Firefighting skills to suffer as Supreme Court shuts down coupe


UPDATE: Response from Forest Fire Management Victoria (FFMVic) spokesperson to the original article
“Each year Forest Fire Management Victoria (FFMVic) conducts approximately 15 chainsaw faller training courses across north east Victoria and Gippsland at approved sites identified in consultation with VicForests and the Department of Jobs, Precincts and Regions.

If an approved site becomes unavailable, training will proceed as planned at an alternative location.

The five-day rigorous training course upskills staff from intermediate chainsaw faller to advanced faller and covers the essential elements of safely removing hazardous trees to reduce the bushfire risk to communities and the environment.”


FFMVic conducts three faller training courses, including basic, intermediate, and advanced. Through FFMVic’s day-to-day work, fuel management program and bushfire recovery works, crews are provided additional opportunities to refine their chainsaw skills by assessing and removing hazardous trees.

This summer FFMVic has employed approximately 700 seasonal firefighters in Victoria, around 200 of whom are new recruits and will undertake General Firefighter training to help keep communities safe. Seasonal firefighters work alongside our experienced permanent staff to respond to bushfires and undertake planned burning on public land.

Forest firefighters rely heavily on dry firefighting techniques as water is often scarce in the middle of the bush. Our firefighters are being trained in how to use rakehoes and other hand tools to construct a mineral earth control line as well as skills such as four-wheel driving, which are essential for forest firefighting.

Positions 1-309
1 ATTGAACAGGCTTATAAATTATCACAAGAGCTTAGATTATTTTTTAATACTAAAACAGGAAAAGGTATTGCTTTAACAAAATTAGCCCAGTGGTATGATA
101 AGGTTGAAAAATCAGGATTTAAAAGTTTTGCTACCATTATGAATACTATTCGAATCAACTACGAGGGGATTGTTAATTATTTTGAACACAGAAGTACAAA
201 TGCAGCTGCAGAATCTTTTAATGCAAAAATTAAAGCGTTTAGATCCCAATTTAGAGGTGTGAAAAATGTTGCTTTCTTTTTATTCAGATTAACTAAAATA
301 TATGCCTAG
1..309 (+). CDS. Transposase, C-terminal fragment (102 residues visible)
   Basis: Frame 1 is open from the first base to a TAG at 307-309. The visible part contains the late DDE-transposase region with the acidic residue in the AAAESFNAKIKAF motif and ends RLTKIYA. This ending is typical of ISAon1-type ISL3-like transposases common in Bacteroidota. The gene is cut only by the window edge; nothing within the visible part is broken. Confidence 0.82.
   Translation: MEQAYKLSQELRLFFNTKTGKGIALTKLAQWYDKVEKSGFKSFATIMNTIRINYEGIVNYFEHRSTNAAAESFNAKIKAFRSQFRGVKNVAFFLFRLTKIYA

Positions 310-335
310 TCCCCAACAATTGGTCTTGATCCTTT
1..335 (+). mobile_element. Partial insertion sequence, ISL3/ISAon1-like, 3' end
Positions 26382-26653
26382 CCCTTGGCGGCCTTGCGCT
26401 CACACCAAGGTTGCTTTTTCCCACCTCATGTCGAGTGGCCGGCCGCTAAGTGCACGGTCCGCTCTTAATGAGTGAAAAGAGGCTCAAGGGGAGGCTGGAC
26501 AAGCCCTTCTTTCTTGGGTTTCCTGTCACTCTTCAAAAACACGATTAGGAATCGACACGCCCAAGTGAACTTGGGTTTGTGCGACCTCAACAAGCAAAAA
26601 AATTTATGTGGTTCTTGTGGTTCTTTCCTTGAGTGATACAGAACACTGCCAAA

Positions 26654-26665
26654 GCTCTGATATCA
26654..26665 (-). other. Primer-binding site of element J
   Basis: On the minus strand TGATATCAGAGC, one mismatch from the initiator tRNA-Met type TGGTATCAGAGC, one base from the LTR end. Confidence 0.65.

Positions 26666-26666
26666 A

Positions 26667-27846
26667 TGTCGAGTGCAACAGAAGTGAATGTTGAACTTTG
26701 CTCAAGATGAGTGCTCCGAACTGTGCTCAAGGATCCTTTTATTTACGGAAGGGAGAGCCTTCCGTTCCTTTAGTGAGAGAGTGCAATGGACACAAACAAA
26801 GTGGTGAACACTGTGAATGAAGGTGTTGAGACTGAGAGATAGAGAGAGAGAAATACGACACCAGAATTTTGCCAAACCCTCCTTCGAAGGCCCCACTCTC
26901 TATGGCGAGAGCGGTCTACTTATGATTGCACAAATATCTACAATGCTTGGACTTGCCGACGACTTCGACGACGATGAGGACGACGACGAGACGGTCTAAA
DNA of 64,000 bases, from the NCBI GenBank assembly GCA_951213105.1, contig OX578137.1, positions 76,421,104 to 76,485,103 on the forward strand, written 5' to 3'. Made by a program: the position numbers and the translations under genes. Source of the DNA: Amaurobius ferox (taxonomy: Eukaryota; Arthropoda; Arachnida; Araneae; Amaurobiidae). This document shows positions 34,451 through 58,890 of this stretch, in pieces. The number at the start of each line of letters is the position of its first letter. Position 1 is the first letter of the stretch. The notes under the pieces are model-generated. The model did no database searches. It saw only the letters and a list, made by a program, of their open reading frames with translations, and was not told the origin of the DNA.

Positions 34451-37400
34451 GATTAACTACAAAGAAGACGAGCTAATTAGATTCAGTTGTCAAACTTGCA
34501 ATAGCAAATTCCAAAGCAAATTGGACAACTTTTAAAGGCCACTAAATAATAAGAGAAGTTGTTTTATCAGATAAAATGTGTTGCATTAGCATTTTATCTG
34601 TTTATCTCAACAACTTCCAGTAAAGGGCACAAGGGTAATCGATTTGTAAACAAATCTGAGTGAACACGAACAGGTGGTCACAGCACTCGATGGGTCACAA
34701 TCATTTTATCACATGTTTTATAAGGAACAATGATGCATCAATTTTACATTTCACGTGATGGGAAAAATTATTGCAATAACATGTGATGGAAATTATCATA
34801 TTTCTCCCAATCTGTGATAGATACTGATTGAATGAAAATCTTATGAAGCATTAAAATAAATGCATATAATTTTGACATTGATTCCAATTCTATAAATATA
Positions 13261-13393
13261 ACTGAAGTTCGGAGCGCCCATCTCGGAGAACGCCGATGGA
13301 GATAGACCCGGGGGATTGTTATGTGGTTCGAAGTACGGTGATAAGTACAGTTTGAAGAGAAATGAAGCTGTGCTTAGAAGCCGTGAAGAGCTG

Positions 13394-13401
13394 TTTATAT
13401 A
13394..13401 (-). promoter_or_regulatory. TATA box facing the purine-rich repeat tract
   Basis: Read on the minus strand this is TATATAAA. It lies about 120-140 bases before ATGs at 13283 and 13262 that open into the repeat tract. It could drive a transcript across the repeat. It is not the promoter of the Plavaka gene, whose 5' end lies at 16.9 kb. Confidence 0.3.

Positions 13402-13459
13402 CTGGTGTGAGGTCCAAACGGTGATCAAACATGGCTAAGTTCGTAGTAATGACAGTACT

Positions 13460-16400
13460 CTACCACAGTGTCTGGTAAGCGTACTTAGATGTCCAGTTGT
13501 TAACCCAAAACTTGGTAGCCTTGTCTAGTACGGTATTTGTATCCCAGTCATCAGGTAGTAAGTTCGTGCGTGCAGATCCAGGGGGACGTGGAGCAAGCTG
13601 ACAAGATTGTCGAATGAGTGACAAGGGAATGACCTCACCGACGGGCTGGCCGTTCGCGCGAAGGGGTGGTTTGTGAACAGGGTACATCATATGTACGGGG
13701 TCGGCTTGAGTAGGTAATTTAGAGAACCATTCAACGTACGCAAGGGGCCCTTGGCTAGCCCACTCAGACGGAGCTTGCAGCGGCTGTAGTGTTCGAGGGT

Original Story:

Hundreds of trainees, including from the State Emergency Service, Victoria Police and Forest Fire Management Victoria have been shut out of a timber coupe in East Gippsland in a bid to protect the Yellow-bellied glider. The irony is that Tiger Coupe at Nowa Nowa was not even intended for timber harvesting. VicForests, who manages this coupe, had handed it to TAFE Gippsland to be used for forestry fire training. Programs are run to prepare trainees for bushfires, storms and floods.  

“Having a trained firefighting workforce is critical to defending our towns, built infrastructure, farms, livestock, our forests and wildlife against devastating impacts of bushfires,” said Ms Kerr, CEO of VFPA.  

“The memory of the devastating Black Summer fires in 2019-20 remains very vivid for many Victorians who are likely to be speechless over the outcome of this court case and the audacity of environmentalists when this coupe was not even being harvested.” 

As VicForests now scrambles to provide a suitable alternative coupe, this decision shows the disappointing extent that environmentalists will go to put the environment above all else,” concluded Ms Kerr.

TheVictorian Forest Products Association (VFPA) represents all elements of the value chain from both sustainable harvesting of plantations and multiple-use natural forest resources. VFPA is a policy development and advocacy group which represents the interests of Victoria’s sustainable forest industries. We collaborate strongly with other industry bodies to ensure the best outcomes for the industry generally and our members more specifically. Our charter provides autonomy to manage State issues. We cooperate with the Australian Forest Products Association (AFPA) on any issues that transcend State borders and have National implications.

/Public Release. View in full here.